By my estimation, I have seen about 1,300 shows in my 27 years of regular concertgoing. Given the sheer volume, it’s amazing that I haven’t seen more undeniably terrible shows. Mediocre and forgettable, yes; straight-up disastrous, no. So when a band plays a truly awful set, I tend to remember it. Here are five that come to mind.
1) Shouting Distance, Livingston College, April 1986. Generally, I have exempted crummy opening bands from this list. However, this band more than earned its place. To be fair, they were in a no-win situation: opening for the Ramones at an outdoor Spring Weekend fest in front of a bunch of annoying college students is no one’s idea of a a prime bill. And the kind of music they played – Flock of Seagulls-esque new wave, as I recall – couldn’t have been less suited to the proceedings. (Then again, this long and confusing bill also included fusion-rock legend Allan Holdsworth. Ah, college.) So it wasn’t surprising that, during the first song, the boos began, followed by seas of upraised middle fingers. The lead singer responded with smug sarcasm: “I know you’re all waiting to see Joey, but we’re first.” Of course, this only increased the boos, chants of “you suck,” etc. After a couple more songs, they left the stage. Shouting Distance is the only band I’ve ever seen to actually get booed off a stage. Oh, it was sweet.
After about 10 minutes, though, they came back – possibly upon being told that they wouldn’t be paid – but it was no use. The band had shown its weakness and the crowd didn’t let up. All I remember about their set was their cover of the Beatles’ “Taxman,” the lyrics of which they altered for current events: “Taxman, Mr. Rayyy-gan!/Taxman, Mr. Bush!” Lesson to all you bands out there: It doesn’t matter how hated you are, you don’t stop playing and you don’t let yourself get booed off the stage without a damn good reason (say, sticks of dynamite thrown onstage). Stick it out and you’ll win the audience’s respect, if not their appreciation.
2) Husker Du, Rutgers University, March 1987. They’d already postponed once for reasons that, at the time, were unknown. I’d heard from a friend of a friend that someone in their camp committed suicide. At this rescheduled date, they played nothing but Warehouse: Songs and Stories in its entirety, song by song. They did not appear to be enjoying it very much. For their encore, they played slowed-down, acoustic versions of “Flexible Flyer” and “Love is All Around.” The RU crowd made the most of it, slamming and singing along … but to this day, I’ve never seen a great band so dispirited onstage. Of course, knowing what I know now from Andrew Earles’ and Bob Mould’s books, it’s clear they were in no condition to do a national tour. So while I now understand and acknowledge why it went down the way it did, I still get depressed thinking about it.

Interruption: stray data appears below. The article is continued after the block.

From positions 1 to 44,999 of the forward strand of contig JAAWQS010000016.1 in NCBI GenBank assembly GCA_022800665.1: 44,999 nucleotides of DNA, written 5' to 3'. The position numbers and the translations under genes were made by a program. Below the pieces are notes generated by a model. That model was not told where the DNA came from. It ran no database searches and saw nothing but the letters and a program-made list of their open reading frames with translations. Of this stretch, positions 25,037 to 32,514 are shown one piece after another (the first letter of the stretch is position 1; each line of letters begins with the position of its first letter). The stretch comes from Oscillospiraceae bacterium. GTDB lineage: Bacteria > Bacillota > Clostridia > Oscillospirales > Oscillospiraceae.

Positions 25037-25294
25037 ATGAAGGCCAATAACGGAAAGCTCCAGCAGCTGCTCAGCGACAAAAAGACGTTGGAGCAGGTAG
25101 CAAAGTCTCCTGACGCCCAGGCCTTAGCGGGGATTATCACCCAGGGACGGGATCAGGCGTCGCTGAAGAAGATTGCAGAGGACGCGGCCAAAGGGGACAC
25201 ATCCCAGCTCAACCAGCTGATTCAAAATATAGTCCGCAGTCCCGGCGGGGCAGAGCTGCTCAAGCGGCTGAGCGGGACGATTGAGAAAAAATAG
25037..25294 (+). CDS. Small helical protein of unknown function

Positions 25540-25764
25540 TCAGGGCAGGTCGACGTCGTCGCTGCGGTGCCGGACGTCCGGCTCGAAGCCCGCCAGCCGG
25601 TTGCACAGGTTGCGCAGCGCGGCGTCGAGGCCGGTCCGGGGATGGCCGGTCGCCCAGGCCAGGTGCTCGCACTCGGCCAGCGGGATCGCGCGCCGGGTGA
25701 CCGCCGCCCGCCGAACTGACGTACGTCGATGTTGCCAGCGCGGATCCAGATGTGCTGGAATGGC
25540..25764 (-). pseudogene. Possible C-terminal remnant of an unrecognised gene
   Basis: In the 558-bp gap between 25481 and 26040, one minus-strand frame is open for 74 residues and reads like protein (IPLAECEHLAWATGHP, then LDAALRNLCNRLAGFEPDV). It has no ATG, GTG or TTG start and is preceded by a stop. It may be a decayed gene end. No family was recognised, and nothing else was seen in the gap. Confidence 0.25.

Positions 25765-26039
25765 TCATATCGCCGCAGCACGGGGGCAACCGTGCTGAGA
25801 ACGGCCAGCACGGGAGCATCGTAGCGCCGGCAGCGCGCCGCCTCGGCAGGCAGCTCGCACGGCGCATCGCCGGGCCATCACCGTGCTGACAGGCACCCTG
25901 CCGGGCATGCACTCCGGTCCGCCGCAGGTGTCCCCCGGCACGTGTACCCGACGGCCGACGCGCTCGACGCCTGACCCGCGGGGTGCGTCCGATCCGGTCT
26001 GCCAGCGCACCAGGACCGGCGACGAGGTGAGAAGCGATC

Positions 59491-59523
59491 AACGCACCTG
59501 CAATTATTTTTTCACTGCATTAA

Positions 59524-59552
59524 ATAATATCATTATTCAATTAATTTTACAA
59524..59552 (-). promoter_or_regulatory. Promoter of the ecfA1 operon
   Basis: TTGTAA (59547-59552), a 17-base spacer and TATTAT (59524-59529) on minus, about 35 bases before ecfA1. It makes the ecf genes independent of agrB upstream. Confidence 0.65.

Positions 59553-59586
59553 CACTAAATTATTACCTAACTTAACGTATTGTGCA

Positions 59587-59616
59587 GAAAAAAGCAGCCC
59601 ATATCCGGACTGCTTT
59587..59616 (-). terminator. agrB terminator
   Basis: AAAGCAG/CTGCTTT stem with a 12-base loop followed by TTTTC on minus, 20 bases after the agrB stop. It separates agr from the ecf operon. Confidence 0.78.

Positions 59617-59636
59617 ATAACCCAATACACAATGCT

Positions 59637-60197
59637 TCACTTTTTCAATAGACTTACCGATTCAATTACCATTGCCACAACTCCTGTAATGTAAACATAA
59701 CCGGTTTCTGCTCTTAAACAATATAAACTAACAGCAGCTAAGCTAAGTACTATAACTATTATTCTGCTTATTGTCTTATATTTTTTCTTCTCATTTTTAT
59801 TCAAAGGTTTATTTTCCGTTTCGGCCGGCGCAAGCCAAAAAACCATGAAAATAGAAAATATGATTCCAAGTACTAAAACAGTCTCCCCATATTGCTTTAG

3) Happy Mondays, The Ritz, August 1989. Then there are the shows that inspire rage, not depression. I’m not talking about a cathartic response to fierce music; I’m talking about a band so indescribably horrific that I literally wanted to go up onstage and physically remove them. I knew little about Happy Mondays before seeing them open for the Pixies, except that they were on Factory and apparently were big E connections around Manchester. I certainly didn’t know about Bez, a character so unselfconsciously talentless that it still inspires a mix of bile and hilarity in me now. I was watching this guy do his ridiculous maraca dance and thinking: Is this guy being paid? Occasionally Shaun Ryder would stumble from the back of the stage and mutter some words into the mic. The music struck me, at the time, as the worst, most generic techno-disco of all time. My brain kept shouting, “GET OFF! GET THE FUCK OFF THE STAGE! YOU SUCK!!!” I may have even yelled it for real.
4) Loop, CBGB, February 1990. The most boring, repetitive, draggy set of all time. I remember them complaining about the sound, but a pristine mix wouldn’t have changed things. I almost fell asleep right there in the middle of the crowd but, sadly, could only enter that half-asleep stage where you’re still all too conscious of reality. Then Jesus Lizard came on and wiped away the memory. Almost.
5) Bis, Bowery Ballroom, September 1999. Bis had been touring pretty much incessantly during the past three years. I must have seen them a dozen times during that period. They slowly eroded from a sharp, energetic live band to a confused and distracted one. They clearly wanted to move beyond “Kandy Pop” and “Teen-C Power” sloganeering, and Social Dancing was a positive step in that direction. Performing at the end of a long Grand Royal showcase at CMJ, though, things went wrong from the beginning. Opening with the superb “Action and Drama,” guitarist Steven immediately began complaining about the sound. It sounded perfectly fine from my spot near the front, but clearly it was bothering Steven. He became progressively pissy as the set went on, at one point insulting “that fucker from Gay Dad” for no clear reason. Eventually he threw down his guitar and stomped offstage, leaving poor John to try to pacify the audience with jokes. It was all unusually prima donna-ish for this band, whom I’d seen perform well under much worse adversity. It sucked all the energy from the room, and Bis really never recovered. Not only was it the worst Bis show I’d ever seen, but it permanently affected my appreciation of the band and magnified the flaws behind their next two records, Music for A Stranger World and swansong Plastique Nouveau.